Give Me a Crash Course in . . . Brexit
Despite polls showing that most Britons would actually prefer to stay in the EU, the British dislike the concept of ‘Brussels’, making the potential for an exit huge
The Queen announced that a referendum will be held no later than December 31st, 2017, on whether Britain – strictly, the UK – should exit the European Union. Photograph: Alastair Grant/WPA Pool/Getty Images
What did Queen Elizabeth announce this week? On behalf of the UK prime minister, David Cameron, the queen announced in parliament this week that a referendum will be held no later than December 31st, 2017, on “Brexit”, or whether Britain – strictly, the UK – should exit the European Union. The question to be put, barring any changes as the legislation goes through parliament, will be: “Should the United Kingdom remain a member of the EU?” The Conservatives had hoped that the question would be: “Do you think that the UK should be a member of the EU?”, but the electoral commission warned that some voters might think they were being asked to join the EU, not leave it.
Why did Cameron take off around Europe? This is part of the early choreography in the negotiations. The prime minister met his Dutch counterpart, Mark Rutte, to stress the need for the EU to become leaner and competitive, as that appeals to Dutch sensibilities. He also met the French president, François Hollande, because he must get Paris onside for, or at least neutral to, his demands. (The early signals are not good.) A Cameron visit to Warsaw was , among other things, an attempt to allay anger there about his plans to curb benefits that low-paid workers receive in the UK. The PM also met the German chancellor, Angela Merkel, because nothing happens without Berlin’s agreement. Germany desperately wants the British to stay onboard. If the UK quits, the balance within the EU – particularly when it comes to qualified-majority voting – will swing in the direction of Paris and the southern states.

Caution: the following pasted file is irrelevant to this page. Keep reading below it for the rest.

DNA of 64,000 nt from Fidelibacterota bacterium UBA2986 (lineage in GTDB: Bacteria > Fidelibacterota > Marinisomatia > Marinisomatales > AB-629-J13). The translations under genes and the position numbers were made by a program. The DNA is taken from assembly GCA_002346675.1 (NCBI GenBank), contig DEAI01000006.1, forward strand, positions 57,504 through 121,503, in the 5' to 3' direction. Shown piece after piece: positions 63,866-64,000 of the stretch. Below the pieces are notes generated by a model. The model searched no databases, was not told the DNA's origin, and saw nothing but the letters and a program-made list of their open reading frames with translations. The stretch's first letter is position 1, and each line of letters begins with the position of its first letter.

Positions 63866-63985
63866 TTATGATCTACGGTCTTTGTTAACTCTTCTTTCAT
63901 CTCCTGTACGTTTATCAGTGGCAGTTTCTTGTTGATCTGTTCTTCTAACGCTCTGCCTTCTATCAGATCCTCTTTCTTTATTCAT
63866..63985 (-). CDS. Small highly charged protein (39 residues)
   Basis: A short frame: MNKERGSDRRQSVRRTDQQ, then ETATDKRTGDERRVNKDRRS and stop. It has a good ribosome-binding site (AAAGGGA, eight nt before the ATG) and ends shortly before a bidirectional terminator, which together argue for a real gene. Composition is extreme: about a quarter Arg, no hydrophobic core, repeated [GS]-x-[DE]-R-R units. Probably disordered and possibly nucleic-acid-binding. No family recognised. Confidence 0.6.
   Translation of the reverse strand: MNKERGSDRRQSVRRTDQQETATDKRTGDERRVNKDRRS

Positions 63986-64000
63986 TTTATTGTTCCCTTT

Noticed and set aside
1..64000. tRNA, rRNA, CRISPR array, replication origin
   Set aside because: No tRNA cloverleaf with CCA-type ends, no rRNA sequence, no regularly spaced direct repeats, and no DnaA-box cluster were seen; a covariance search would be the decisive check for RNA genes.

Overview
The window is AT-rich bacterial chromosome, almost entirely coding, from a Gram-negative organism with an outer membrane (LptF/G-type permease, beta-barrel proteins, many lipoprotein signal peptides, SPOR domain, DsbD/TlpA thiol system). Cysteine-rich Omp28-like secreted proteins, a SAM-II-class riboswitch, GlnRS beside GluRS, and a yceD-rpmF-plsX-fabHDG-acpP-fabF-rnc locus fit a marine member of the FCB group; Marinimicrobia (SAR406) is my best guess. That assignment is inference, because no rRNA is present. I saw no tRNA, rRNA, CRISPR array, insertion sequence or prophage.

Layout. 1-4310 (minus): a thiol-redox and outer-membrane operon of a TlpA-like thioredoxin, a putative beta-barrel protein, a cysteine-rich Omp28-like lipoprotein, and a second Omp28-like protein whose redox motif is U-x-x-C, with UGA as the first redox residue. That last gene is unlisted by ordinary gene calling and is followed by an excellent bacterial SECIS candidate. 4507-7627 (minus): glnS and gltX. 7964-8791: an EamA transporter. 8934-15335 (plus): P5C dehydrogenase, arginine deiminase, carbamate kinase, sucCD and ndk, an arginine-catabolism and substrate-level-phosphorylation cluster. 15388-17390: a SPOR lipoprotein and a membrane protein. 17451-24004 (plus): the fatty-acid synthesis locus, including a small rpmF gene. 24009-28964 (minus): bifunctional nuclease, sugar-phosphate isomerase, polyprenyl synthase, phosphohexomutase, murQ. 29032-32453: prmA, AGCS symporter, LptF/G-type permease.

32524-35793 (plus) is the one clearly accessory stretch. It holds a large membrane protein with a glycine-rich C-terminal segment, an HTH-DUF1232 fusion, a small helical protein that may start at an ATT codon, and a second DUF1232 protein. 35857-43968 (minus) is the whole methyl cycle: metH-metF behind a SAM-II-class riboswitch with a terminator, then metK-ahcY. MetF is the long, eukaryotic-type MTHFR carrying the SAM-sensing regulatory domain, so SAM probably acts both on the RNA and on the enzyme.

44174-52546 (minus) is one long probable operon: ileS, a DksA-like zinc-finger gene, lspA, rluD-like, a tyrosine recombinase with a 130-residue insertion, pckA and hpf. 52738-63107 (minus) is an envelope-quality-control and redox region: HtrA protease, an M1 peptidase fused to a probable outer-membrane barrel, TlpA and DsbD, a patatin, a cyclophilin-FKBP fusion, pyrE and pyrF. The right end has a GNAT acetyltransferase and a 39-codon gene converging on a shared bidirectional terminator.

Do Britons really want to quit Europe? Does David Cameron? A succession of polls over the past five years have tended to show – surprisingly, if one compares the figures to the prevailing narrative in British public debate – that support to stay in the EU has increased, not fallen. But there is a latent dislike of “Brussels”, even if actual knowledge of the EU is low, so the potential for a vote in favour of exit is huge. Cameron does not want to quit, but he has never shown much sign that he would be prepared to risk his leadership to persuade British voters to say Yes.
What does it mean for Ireland if Britain votes to leave? Problems, and lots of them – as well as one major plus: if there is a Brexit, Ireland will become the only English native-speaking country in the EU, so becoming more attractive to foreign direct investors from outside the EU. Still, the best outcome for Ireland would be for the United Kingdom to stay in the European Union. Life with Northern Ireland would become more awkward if the Border turned into one between an EU and a non-EU state. Sure, all sorts of things could be done to ease the difficulties, but difficulties there would be. Culturally, politically and economically, Ireland has more in common with the United Kingdom than not (bar agriculture). Meanwhile, trade with the UK after a Brexit would become complicated. Nobody can be sure by how much.
Would the UK enjoy the same terms and conditions as nonmembers, but for a fee? More likely it would be restricted in all sorts of ways. Often, so-called nontariff barriers – paperwork to you and me – would be the biggest hindrance for companies trying to trade across the Border, or the Irish Sea.
And how much discussion of the subject will we have to endure in the meantime? Endless amounts. Even worse, much of what will be available through the British media will be partisan – mostly, but not entirely, on the Eurosceptic side. So approach with caution.